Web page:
1855 Needlework Mourning SamplerOf note is the use of the alphabet in the sampler, a common practice for the more home-based sampler creations. Match this with the previous piece from 1797 and you’ll see a strong continuity.

Courtesy: Barbara Robbins
Year: June 22 1855
Dedication: Thomas Isbister

1843 Mourning Needlework SamplerJust using the text, this sampler is a charming statement from a sister to a departed infant brother. Miss Preston, who created this piece may not have been terribly old herself, but her poem shows signs of a mature woman’s grief for her brother.

1843 Mourning Needlework SamplerCourtesy: Barbara Robbins

“In Memory of The Late Matthew Preston O Departed
This Life June 1 1843 Aged 3 Years
death has been here
and borne away a
brother from our side
Just in the morning
of is life as soon as
When he died”

Dating from seven years ahead of the previous sampler, this English piece from 1840 has motifs that are more common with the sentimental type of its time. More unique is the dedication to three people on the same sampler, which makes this a family history piece as well as a dedication. The three children whom the dedications are written for are one year, one year and seven months respectively.

1840 Needlework Mourning SamplerEach is a different infant mortality within the family, with the sampler being dated twenty years after the death of the last child. The simplicity of the piece in its use of two colours and geometric, angular column / urn shapes display this piece as being very bold in its design.

Courtesy: Barbara Robbins

John Fisher Rimington their son Died July 5 1811 at Long Bennington Aged 1 Day

Hugh Rimington their son Died October 20 1820 at Coddington in the County of Nottinham Aged 7 months

Robert Rimington Son of Thomas and Sarah Rimington of Long Bennington in the county of Lincoln Died June 11 1810, Aged 1 Day

“This thought shall stop the falling tear
For you a God was crucified
Ye fell in peace my children dear
In pangs your great Redeemer died

That thus ye Tell I’ll praise that God
To Whom no prayer is breath’d in vain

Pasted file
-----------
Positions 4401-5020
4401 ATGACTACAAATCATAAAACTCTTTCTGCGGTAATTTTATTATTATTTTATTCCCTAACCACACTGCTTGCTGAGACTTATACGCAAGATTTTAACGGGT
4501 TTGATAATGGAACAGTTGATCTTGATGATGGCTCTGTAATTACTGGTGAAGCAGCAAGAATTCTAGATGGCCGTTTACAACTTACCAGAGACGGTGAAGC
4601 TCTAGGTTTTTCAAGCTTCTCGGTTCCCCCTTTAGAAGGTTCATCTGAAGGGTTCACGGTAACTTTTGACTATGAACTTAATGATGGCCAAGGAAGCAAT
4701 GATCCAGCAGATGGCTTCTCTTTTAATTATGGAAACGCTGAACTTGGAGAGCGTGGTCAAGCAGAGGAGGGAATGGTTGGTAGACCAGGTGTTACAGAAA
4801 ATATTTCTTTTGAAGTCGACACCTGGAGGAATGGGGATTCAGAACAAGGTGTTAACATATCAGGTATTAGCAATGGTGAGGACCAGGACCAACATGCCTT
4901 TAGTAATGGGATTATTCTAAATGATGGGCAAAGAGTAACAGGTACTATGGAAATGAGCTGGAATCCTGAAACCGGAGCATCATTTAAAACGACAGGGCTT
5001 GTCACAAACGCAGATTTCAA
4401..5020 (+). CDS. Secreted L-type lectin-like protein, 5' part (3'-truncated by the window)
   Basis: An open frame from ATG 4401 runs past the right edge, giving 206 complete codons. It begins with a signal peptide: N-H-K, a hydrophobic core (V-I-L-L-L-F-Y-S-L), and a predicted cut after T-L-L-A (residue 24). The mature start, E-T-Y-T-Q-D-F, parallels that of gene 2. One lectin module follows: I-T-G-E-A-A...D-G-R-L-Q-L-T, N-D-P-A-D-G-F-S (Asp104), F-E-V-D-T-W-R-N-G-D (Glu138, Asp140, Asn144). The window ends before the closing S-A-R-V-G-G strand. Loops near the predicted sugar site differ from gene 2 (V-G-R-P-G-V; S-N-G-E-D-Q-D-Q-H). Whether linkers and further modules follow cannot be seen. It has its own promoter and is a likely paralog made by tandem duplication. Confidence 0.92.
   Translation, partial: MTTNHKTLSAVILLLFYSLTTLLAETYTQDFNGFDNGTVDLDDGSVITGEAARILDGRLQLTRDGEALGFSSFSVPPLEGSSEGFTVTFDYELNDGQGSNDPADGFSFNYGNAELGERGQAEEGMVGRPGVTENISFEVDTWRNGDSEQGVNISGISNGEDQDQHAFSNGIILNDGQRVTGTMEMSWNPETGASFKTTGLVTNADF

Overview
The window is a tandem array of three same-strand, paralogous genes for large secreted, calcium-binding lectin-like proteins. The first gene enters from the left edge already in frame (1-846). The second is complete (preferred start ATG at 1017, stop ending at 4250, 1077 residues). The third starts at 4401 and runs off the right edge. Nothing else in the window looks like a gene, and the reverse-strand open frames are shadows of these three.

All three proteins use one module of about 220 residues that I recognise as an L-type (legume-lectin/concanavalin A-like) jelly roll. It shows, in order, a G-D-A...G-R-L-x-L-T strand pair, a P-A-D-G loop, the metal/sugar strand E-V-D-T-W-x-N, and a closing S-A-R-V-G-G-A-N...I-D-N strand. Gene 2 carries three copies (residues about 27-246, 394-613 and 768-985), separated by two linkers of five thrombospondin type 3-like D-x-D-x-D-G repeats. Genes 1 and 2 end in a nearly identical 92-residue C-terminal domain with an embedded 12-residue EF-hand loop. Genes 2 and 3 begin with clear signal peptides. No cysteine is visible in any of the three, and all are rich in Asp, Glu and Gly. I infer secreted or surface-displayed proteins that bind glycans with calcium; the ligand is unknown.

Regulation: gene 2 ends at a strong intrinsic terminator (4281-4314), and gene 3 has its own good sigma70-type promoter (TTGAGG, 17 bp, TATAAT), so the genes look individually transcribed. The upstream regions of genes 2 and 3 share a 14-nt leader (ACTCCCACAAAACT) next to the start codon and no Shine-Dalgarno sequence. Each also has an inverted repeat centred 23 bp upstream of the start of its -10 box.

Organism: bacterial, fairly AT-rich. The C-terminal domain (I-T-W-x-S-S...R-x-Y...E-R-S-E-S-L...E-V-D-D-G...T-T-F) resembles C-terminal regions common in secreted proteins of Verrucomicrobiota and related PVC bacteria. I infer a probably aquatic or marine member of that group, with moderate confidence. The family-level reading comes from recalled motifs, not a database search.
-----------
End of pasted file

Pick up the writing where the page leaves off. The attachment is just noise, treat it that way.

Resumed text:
You felt no proud Oppressors rod
Nor haughty Tyrant’s galling chain.”

Thomas Rimington
Sarah Rimington Bechingham, 1840

1834 Mourning Sampler

November 12, 2010

1834 Mourning SamplerThe simplistic nature of this piece from 1834 is a wonderful example of needlework and symmetry. From Birmingham, Ann Babbington has used wonderfully iconic and simple stitching to achieve a heartfelt memorial.

1834 Mourning Sampler

The lines “Affliction sore long time he bore / Physicians were in vain / Till God did please to give him ease /And free him from is pain” this unique rhyme is so wonderfully special to Ann in her stitching that it elevates the piece into something unlike any other.

1834 Mourning SamplerOf note is the repair work to the sampler, which may take away from its monetary value, but does not detract from the beauty of the art.

Courtesy: Barbara Robbins

“John Babbington Who Died April th’18 1834 Aged…”
Affliction sore long time he bore
Physicians were in vain
Till God did please to give him ease
And free him from is pain

Why do ye mourn departed friends
Or shake at deaths alarms
Tis but the voice that Jesus sends
To call us to his arms

Go home dear friends and sheed no tears
I must lie hear tll Christ appears
And when he comes I hope to have A joyful rising from the grave

Ann Babbington her work done in the Blue coat charity school Birmingham

1797 Mourning Sampler

November 9, 2010

1797 Mourning Needlework SamplerOver the next few Needlework and Art updates, I’ll be referencing this piece, as it shows the evolution of the sampler form quite well.

Over the period of 1780s to 1914, the samplers evolved in their construction, but the techniques and motifs behind them tend to be based upon the same ideal. This piece has a floral weaving arrangement as a border, along with alphanumeric motifs.

1797 Mourning Needlework SamplerThis may not show any particular mourning motif, but the inscription on the above sampler resonates as a personal expression for the loss of a loved one. Note how the metallic sheen of the woven thread still retains its lustre.

Courtesy: Barbara Robbins

To the Memory of Mr. John Crompton, Aged 21

“In truth sincere, in disposition kind,
With such unfeign’d humility of mind,
His talents great, his manners were demure,
His sense refin’d, his conversation pure.
His friendship lasting, was with east retain’d
For in his bosom, friendship’s precepts reign’d,
But more than this, his Piety was true.
-“His study duty,” virtues found in few.
Such was Crompton. Within whose youthful breast,
The deeds of vice, ne’er had their wonted rest.
But Heav’n was pleas’d to stop the fleeting hour.
And blight the fragrance of the opening flower.
We mourn. But not for him remov’d from pain.
Our loss we trust is his Eternal gain.
Like him we’ll stirve to win the Saviors love.
And hope to join him with the blest above.

Sarah Holt 1797